Enlargement of the photo on the left showing cliff. Photo taken with high-resolution camera of Mars Global Surveyor (MGS), under the MOC Public Targeting Program.
Close-up of lineated valley fill (LVF), as seen by HiRISE under HiWish program. Note: this is an enlargement of the previous CTX image.
Glaciers formed much of the observable surface in large areas of Mars. Much of the area in high latitudes, especially the Ismenius Lacus quadrangle, is believed to still contain enormous amounts of water ice. In March 2010, scientists released the results of a radar study of an area called Deuteronilus Mensae that found widespread evidence of ice lying beneath a few meters of rock debris. The ice was probably deposited as snowfall during an earlier climate when the poles were tilted more. It would be difficult to take a hike on the fretted terrain where glaciers are common because the surface is folded, pitted, and often covered with linear striations. The striations show the direction of movement. Much of this rough texture is due to sublimation of buried ice. The ice goes directly into a gas (this process is called sublimation) and leaves behind an empty space. Overlying material then collapses into the void. Glaciers are not pure ice; they contain dirt and rocks. At times, they will dump their load of materials into ridges. Such ridges are called moraines. Some places on Mars have groups of ridges that are twisted around; this may have been due to more movement after the ridges were put into place. Sometimes chunks of ice fall from the glacier and get buried in the land surface. When they melt a more or less round hole remains. On Earth we call these features kettles or kettle holes. Mendon Ponds Park in upstate New York has preserved several of these kettles. The picture from HiRISE below shows possible kettles in Moreux Crater.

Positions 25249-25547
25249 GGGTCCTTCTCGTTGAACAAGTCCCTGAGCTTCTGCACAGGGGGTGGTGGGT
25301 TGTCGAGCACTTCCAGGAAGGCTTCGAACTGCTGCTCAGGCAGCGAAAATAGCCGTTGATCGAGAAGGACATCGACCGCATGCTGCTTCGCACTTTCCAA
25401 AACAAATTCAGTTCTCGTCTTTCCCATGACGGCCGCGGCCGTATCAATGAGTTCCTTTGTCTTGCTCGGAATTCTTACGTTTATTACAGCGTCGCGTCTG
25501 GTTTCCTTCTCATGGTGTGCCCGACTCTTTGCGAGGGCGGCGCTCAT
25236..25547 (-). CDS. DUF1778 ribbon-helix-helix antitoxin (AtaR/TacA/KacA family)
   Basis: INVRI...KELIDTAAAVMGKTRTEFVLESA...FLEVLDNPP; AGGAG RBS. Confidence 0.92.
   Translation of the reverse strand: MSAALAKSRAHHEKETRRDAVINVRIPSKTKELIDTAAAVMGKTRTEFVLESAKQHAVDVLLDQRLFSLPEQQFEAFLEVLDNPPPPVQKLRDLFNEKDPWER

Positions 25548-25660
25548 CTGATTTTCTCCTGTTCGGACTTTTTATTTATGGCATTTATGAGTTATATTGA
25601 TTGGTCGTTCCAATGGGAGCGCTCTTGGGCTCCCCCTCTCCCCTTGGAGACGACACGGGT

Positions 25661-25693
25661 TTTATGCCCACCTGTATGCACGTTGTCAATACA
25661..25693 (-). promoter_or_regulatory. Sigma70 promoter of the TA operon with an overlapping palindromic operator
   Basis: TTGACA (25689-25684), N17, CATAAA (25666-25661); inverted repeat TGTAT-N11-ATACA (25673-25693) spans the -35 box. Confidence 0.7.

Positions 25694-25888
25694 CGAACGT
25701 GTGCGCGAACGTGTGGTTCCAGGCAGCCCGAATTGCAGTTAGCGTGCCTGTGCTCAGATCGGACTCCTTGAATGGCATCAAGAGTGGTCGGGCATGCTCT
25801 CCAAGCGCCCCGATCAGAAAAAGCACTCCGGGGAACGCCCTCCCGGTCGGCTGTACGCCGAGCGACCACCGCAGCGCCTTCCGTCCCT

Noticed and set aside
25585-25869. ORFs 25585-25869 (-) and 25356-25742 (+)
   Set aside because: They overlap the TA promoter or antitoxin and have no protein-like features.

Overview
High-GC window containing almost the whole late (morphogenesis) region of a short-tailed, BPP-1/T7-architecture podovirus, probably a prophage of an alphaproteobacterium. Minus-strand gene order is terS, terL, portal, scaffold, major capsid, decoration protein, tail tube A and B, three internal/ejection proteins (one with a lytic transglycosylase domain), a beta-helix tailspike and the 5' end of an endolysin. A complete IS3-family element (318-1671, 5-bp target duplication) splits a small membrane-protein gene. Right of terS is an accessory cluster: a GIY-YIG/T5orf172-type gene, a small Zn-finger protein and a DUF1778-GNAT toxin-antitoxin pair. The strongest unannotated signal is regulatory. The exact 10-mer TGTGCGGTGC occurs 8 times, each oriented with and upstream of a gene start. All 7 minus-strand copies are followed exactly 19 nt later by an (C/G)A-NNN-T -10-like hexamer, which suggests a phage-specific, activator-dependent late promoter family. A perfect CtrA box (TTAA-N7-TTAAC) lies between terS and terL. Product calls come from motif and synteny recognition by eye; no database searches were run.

Moreux Crater moraines and kettle holes, as seen by HIRISE.
Romer Lake's Elephant Foot Glacier in the Earth's Arctic, as seen by Landsat 8. This picture shows several glaciers that have the same shape as many features on Mars that are believed to also be glaciers.
Glacier coming out of valley, as seen by HiRISE under HiWish program Location is rim of Moreux Crater.
Tributary Glacier, as seen by HiRISE
Possible moraine on the end of a past glacier on a mound in Deuteronilus Mensae, as seen by HiRISE, under the HiWish program. Location of this image is the box labeled A in previous image.
Lineated valley fill, as seen by HiRISE under HiWish program.
Place where a lobate debris apron begins. Note stripes which indicate movement. Image located in Ismenius Lacus quadrangle. Lobate debris aprons have been shown to contain almost pure water ice covered over with a layer of rocky debris.
Glacier as seen by HiRISE under the HiWish program. Area in rectangle is enlarged in the next photo. Zone of accumulation of snow at the top. Glacier is moving down valley, then spreading out on plain. Evidence for flow comes from the many lines on surface. Location is in Protonilus Mensae in Ismenius Lacus quadrangle.
Close-up of lobate debris apron from the previous CTX image of a mesa. Image shows open-cell brain terrain and closed-cell brain terrain, which is more common. Open-cell brain terrain is thought to hold a core of ice. Image is from HiRISE under HiWish program.
Climate change caused ice-rich features
Many features on Mars, especially ones found in the Ismenius Lacus quadrangle, are believed to contain large amounts of ice. The most popular model for the origin of the ice is climate change from large changes in the tilt of the planet's rotational axis. At times the tilt has even been greater than 80 degrees Large changes in the tilt explains many ice-rich features on Mars.